There’s something truly peaceful about being able to fly. And that’s what Feather, the latest title from the Melbourne studio behind Screencheat and The American Dream, is all about.
It’s billed as a meditative exploration game, featuring an orange bird as it flies around an island. It’s perhaps most similar to InnerSpace than ABZU or Journey. There’s no underlying narrative or encouragement on the game’s part to push the player forward. Instead, it’s all about flying around the world and enjoying the mechanics while listening to the relaxing soundtrack.
As you travel throughout the world, you’ll come across Stargate-esque portals. Flying through one triggers a change in the soundtrack, with nine separate songs you can discover as you float around at will.
Relaxation is really the reward here, and it helps that the flying mechanics are solid. There’s buttons for boosting your speed and counteracting the wind, as well as a button for doing sharp 180 degree turns if needed. Your feathered friend also speeds up if you’re going down a steep incline, and parts of the surrounding environment will sway as you speed past.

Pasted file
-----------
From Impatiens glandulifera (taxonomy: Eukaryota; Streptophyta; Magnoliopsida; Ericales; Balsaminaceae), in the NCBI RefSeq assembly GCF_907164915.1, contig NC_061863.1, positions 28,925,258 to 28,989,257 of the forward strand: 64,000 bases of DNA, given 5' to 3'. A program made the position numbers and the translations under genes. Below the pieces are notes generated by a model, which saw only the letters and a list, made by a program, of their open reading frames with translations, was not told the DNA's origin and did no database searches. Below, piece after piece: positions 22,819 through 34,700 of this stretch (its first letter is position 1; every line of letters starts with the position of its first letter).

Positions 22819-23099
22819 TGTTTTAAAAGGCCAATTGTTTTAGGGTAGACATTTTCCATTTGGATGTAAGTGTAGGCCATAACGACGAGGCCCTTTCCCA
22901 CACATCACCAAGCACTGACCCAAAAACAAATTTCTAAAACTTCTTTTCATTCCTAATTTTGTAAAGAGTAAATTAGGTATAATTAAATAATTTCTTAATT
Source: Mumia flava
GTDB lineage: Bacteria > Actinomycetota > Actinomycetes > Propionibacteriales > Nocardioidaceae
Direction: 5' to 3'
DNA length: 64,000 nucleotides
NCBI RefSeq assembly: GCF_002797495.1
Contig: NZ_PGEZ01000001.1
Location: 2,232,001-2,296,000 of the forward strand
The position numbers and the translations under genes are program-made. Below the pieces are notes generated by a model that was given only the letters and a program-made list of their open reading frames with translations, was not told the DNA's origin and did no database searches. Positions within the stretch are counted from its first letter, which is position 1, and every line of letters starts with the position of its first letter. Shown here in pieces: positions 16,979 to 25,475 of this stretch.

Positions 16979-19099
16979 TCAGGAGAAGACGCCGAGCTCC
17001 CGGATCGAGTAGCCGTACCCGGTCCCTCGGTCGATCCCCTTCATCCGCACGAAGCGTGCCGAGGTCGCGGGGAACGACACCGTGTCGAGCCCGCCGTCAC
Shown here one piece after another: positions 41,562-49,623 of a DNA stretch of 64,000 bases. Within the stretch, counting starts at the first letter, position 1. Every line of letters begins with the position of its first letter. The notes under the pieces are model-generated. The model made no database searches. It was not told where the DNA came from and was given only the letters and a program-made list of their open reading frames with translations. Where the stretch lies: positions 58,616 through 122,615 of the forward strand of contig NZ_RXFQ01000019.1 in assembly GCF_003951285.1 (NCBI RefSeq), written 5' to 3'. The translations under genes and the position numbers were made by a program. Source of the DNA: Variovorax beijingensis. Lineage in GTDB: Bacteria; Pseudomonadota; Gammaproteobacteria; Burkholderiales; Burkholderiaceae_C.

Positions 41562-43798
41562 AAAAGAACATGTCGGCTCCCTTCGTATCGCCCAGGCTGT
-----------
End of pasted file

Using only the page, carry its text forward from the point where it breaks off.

It’s incredibly chill, and the low-poly art style works a treat.
Different parts of the world have their own colour palette as well, which helps the sense of discovery a little. There’s a high mountain peak covered in snow with a song of its own. Further down from there is a tunnel that connects to a waterfall and a series of caves. Parts of the cave are bathed in a vibrant purple, featuring in luminescent flowers and crystals that light up as you swish past.
Another section of the map is filled with apple trees. I was only about five minutes into my playthrough, so I was still flying around wondering whether there was some kind of unspoken story or other worlds to discover. Flying through an apple triggered an audio cue, so I spent ten minutes swooping and diving around the trees.
There was no achievement: Feather isn’t that kind of game. But after circling back and exploring the nearby surroundings, I realised I’d spent about twenty minutes flying around, twisting through the leaves until the day/night cycle began to change.
It was a nice way to spend time on a Saturday.
The game also features “passive” cross-play multiplayer, which means you’ll be able to see other players (in the form of birds) as they fly around the world. You can tweet at other birds as you fly past, and if you’re nearby you can see their flight trails as you go past. There’s no interaction beyond just flying in a pack, but that’s also the point of Feather. It’s like an interactive form of mindfulness, finding peace within the music and the sound of the wind.
Feather is currently available on Steam and the Switch, with the PC version selling for $14.50 and the Switch build costing a dollar less.